Gigs · Shakespeare

More thoughts about Shakespeare’s Globe (23 down, 15 to go) and other venues

Last week’s trip to see “The Two Noble Kinsmen” at Shakespeare’s Globe prompted some familiar thoughts about venues and performances. There are certain theatres that I have been to many times over the years and whenever I return to them my mind is always taken back to previous visits.

The Shepherds Bush Empire is one of those venues, and one of my favourites. I haven’t been inside the place for over two years, but since attending my first gig there (an exceptional performance by Marianne Faithfull in July 1995) I have seen at least 25 more. I would have gone there last year but couldn’t get tickets for either of the Tony Visconti-related shows that I wanted to see (as mentioned in the opening paragraph of this piece about Andy White). I could go back through my pocket diaries and poorly-organized collections of tickets and receipts to create a definitive list of the shows that I have seen there, but will trust my memory to recount some of the most memorable: Willie Nelson (2005), The Undertones (2007), Tom Petty (1999), George McCrae in a disco-related triple bill in 1998 (Heatwave and Odyssey were the other acts), Jesus and Mary Chain (also 1998), Public Image Limited (around 2010), Magazine (2011), Patti Smith (2013) and Tony Visconti and guests performing David Bowie’s “Man who sold the world”, along with the remaining Spider from Mars (2015). For that Marianne Faithfull gig there was temporary seating downstairs, but usually you have to stand in that part of the theatre. I have stood in 20 different places downstairs, and seen at least one show from each of the three upper levels, where you are obliged to remain seated. Most times when I have been to the Shepherds Bush Empire in the last 15 years I reflect on previous gigs, piecing together a chronology of which acts played when, and visualizing a vague floor-plan of where I was for each one.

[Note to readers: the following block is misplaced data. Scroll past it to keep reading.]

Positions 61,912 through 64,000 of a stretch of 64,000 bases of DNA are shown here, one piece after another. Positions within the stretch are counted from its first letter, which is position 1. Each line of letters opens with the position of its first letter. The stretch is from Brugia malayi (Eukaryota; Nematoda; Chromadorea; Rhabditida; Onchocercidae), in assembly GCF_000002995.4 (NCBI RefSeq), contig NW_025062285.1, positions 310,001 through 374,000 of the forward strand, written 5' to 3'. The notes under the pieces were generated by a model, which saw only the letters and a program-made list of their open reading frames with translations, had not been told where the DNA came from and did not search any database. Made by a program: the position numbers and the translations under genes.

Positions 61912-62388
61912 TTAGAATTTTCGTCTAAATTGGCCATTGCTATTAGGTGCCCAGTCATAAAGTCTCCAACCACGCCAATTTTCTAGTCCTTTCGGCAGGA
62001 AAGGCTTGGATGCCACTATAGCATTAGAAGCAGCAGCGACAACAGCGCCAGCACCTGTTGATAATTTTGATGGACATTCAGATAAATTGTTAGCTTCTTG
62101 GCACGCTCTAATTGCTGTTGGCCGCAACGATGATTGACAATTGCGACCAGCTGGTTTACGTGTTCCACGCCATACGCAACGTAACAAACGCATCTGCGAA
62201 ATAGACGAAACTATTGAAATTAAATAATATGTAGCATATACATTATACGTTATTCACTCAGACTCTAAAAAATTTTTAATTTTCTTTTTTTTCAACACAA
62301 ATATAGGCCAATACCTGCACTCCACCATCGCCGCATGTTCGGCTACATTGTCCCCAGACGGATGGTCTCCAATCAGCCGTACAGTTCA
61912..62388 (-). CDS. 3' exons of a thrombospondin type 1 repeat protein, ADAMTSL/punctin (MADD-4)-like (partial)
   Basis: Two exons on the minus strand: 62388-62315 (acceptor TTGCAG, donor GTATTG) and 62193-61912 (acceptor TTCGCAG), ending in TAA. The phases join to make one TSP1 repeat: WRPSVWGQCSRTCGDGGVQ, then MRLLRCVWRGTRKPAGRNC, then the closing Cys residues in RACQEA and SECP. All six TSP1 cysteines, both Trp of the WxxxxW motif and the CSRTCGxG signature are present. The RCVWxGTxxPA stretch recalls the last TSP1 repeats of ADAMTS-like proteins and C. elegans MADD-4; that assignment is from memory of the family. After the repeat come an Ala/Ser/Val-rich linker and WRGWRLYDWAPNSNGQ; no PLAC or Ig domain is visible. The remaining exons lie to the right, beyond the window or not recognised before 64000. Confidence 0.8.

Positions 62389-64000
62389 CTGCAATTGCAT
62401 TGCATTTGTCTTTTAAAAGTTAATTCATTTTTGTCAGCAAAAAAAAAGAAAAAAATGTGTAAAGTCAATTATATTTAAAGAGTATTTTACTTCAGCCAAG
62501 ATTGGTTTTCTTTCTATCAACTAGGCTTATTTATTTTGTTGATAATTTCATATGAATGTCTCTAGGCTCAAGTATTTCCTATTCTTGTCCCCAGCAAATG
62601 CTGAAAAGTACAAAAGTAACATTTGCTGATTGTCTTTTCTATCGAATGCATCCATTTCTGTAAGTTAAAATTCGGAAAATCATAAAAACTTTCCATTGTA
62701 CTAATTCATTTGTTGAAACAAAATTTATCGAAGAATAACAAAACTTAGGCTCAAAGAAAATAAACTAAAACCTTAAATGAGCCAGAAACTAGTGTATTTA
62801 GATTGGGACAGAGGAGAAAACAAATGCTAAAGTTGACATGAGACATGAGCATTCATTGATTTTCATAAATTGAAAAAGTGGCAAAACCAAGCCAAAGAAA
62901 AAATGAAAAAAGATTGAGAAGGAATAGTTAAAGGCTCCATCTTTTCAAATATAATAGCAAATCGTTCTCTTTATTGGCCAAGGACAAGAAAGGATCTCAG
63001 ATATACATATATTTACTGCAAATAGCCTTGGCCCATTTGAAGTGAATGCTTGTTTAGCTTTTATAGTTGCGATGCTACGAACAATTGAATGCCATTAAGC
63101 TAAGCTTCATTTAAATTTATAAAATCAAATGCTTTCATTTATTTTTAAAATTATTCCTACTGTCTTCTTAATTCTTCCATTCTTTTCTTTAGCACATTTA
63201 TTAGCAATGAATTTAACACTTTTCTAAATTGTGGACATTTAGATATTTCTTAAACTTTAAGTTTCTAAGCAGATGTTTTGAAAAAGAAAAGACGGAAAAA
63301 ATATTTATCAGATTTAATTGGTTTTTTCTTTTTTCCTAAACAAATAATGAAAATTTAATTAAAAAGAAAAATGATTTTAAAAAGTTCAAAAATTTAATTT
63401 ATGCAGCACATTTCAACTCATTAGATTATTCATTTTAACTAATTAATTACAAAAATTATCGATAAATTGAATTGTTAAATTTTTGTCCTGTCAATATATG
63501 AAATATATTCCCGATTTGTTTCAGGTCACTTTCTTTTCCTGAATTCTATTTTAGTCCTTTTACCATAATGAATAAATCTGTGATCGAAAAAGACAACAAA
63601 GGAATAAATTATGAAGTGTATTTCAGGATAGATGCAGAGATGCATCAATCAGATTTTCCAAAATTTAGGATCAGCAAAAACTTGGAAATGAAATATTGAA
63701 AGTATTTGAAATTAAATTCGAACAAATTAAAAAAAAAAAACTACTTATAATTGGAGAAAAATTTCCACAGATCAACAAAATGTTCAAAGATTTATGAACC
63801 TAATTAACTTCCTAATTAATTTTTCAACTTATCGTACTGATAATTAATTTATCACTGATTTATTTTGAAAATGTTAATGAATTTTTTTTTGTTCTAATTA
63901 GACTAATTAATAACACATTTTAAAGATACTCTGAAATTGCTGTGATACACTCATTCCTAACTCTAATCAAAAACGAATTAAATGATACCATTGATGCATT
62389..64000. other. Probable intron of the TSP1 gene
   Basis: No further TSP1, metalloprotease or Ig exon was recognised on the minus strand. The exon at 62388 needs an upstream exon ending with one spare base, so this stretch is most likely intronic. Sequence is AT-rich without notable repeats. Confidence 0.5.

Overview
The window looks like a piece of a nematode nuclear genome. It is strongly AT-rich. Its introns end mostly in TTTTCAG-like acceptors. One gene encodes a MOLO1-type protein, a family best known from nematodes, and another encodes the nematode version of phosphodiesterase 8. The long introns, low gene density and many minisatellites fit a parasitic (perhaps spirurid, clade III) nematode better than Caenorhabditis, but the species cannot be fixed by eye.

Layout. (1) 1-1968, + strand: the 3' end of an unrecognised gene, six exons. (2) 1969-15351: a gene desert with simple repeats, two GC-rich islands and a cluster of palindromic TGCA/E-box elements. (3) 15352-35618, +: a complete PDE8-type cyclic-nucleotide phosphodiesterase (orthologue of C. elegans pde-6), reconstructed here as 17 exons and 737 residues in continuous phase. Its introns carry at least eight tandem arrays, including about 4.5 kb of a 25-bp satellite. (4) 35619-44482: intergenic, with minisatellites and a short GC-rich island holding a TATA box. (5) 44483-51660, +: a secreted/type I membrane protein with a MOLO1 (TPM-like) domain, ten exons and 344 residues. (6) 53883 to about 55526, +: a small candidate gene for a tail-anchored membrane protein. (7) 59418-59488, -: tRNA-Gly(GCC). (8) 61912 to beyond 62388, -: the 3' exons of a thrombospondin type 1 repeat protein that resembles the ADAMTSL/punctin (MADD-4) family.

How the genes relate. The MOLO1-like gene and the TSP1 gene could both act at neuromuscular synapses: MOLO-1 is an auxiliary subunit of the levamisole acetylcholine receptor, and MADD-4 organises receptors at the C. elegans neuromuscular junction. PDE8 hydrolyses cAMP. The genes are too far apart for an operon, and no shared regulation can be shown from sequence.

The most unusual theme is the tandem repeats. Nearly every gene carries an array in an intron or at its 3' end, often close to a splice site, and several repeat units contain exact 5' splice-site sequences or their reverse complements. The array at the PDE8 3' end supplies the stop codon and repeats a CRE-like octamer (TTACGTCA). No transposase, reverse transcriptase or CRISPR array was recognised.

Similarly, at Shakespeare’s Globe I generally put together a vague chronology of which plays I have seen there, going back to “Richard II” in August 2003, and an imagined floor-plan of where I have sat (or more usually stood) for each one. Many years ago I figured that, given enough time, you could see The Complete Works (at least one performance of every Shakespeare play) at this theatre alone. If you count experimental and non-English productions you could have seen every play in the summer of 2012. There was a “Shakespeare Olympics” to tie in with the actual Olympic Games happening all over London that year. I took a look at the programme of events and figured that watching, for example, a bold “reimagined” Japanese-language version of “Henry V” wouldn’t be quite the same as seeing a full-blown production with the original text, and didn’t book tickets for any of them.